Sleep is something needed in order to function normally in life, but with homework to complete and tests to study for, college students are finding it difficult to prioritize.
According to the Centers for Disease Control and Prevention, the recommended amount of sleep adults should receive each night is seven to eight hours.
Jade Rocha, recreational administration junior, says she usually sleeps eight to nine hours each night during the weekends and around seven hours each weeknight.
“During the week I at least try to get 7 (hours of sleep), but if I have a test the next day I usually just sleep 4-to-5 hours, especially if I’m feeling uneasy about the test,” Rocha said.
Rocha said it is more difficult for her to be productive in class when she doesn’t sleep as much.
“I usually don’t care about the things I’m doing that day,” Rocha said. “I’m anticipating going home the entire day. I just want to sleep.”
Yesenia Rios, international relations senior, said she can relate and gets around five hours of sleep each night. She also finds it difficult to function normally at school after a night lacking sleep.
“If I don’t sleep a lot, the next day I fall asleep everywhere,” Rios said.
Both students say the way they try to catch up on sleep is by taking naps several times a week.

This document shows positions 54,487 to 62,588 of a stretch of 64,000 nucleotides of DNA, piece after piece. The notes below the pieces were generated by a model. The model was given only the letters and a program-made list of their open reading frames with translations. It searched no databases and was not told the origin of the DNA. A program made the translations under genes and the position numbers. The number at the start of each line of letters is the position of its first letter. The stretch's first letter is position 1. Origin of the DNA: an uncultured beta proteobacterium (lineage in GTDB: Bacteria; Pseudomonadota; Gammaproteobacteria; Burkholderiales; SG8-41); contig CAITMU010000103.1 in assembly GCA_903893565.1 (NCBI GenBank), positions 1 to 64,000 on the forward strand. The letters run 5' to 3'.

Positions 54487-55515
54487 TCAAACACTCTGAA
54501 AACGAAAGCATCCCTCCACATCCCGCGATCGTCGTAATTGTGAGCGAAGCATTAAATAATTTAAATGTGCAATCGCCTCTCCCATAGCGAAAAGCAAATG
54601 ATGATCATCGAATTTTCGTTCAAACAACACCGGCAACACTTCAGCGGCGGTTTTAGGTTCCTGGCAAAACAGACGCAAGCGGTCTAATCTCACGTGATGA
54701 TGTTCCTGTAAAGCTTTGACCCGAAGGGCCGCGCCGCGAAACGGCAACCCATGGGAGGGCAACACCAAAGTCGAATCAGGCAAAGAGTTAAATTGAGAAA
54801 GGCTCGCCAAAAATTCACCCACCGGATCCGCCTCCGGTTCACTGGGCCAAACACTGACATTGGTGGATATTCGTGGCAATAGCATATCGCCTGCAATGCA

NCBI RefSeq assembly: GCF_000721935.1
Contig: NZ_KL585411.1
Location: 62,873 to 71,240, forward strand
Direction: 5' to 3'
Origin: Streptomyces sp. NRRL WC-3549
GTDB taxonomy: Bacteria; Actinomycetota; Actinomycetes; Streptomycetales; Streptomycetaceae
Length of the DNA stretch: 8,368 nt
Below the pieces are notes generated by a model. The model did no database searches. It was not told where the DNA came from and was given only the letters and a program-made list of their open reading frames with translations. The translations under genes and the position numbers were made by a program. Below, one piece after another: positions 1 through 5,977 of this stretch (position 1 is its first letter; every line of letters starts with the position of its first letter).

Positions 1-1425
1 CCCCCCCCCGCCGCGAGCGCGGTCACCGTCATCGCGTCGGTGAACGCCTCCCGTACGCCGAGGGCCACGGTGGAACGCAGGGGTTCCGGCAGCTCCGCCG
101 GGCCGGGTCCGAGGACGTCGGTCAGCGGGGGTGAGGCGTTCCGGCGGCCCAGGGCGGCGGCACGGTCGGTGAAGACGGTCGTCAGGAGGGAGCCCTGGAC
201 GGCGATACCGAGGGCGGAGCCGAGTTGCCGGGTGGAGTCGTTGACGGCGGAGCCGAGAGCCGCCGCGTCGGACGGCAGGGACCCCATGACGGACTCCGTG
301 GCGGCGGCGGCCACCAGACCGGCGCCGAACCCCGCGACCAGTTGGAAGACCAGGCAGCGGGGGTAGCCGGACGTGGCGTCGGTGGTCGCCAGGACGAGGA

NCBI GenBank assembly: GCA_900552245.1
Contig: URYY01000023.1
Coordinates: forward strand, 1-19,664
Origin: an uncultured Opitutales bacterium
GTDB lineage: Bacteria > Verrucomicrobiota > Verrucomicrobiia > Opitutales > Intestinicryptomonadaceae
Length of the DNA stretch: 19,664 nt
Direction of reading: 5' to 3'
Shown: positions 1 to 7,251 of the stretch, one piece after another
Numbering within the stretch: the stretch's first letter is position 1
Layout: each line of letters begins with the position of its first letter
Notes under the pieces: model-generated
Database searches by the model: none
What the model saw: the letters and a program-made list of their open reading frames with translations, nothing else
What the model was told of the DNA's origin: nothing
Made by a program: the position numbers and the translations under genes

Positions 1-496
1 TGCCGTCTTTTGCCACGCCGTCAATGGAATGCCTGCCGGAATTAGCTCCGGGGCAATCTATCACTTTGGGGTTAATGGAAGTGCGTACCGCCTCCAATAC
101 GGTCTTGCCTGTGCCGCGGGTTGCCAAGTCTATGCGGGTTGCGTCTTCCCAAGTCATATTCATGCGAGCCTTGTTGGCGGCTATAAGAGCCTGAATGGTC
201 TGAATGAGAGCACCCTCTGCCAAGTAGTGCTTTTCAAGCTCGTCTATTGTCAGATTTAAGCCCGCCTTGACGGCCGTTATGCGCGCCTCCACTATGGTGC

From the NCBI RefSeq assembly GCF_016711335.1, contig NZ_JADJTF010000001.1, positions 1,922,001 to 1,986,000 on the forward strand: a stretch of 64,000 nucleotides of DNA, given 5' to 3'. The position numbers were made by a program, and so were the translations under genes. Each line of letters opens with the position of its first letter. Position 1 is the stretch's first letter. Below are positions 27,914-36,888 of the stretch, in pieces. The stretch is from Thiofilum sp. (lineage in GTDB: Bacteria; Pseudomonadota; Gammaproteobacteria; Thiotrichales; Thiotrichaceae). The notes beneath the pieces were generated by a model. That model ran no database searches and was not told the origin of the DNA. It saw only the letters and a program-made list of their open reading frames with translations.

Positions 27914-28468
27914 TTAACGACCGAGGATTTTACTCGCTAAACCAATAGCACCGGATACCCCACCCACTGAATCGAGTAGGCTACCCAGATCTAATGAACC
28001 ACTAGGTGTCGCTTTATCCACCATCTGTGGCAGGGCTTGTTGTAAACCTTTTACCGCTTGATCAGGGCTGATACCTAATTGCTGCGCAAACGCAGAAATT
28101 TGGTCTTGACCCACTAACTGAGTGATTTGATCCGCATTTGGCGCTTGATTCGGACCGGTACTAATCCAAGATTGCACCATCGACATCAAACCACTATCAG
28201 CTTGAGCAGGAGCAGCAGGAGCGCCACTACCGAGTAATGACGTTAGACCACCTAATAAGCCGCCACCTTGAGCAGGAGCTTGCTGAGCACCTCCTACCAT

“I take a nap right after school,” said Rios, “They’re usually around 30 minutes long.”
While Rios and Rocha keep sleep high on their priority lists, one student would rather sleep less and study more.
Trey Gonzales, fashion merchandising sophomore, says sleep is very low on his priority list.
“I know the suggested amount is eight hours, but I’m pretty sure I never do that,” Gonzales said.
Despite not getting the suggested amount of sleep, Gonzales says he isn’t negatively affected during the day at school. In fact, he says he experiences the exact opposite.
“If I don’t sleep for a long period of time I feel more awake,” he said. “I can enhance (being productive) with Redbull or coffee.”
For most students, prioritizing sleep can be challenging and some can relate, drifting off during class and counting down the hours until naptime.
Sleep is necessary for anyone trying to function normally in society, but for students it can be even more detrimental to miss out on rest. Not sleeping typically causes drowsiness the next day and the inability to focus on the tasks at hand.
According to the Centers for Disease Control and Prevention, anyone who finds their sleeping habits interfere with daily life should seek evaluation and treatment from a health professional.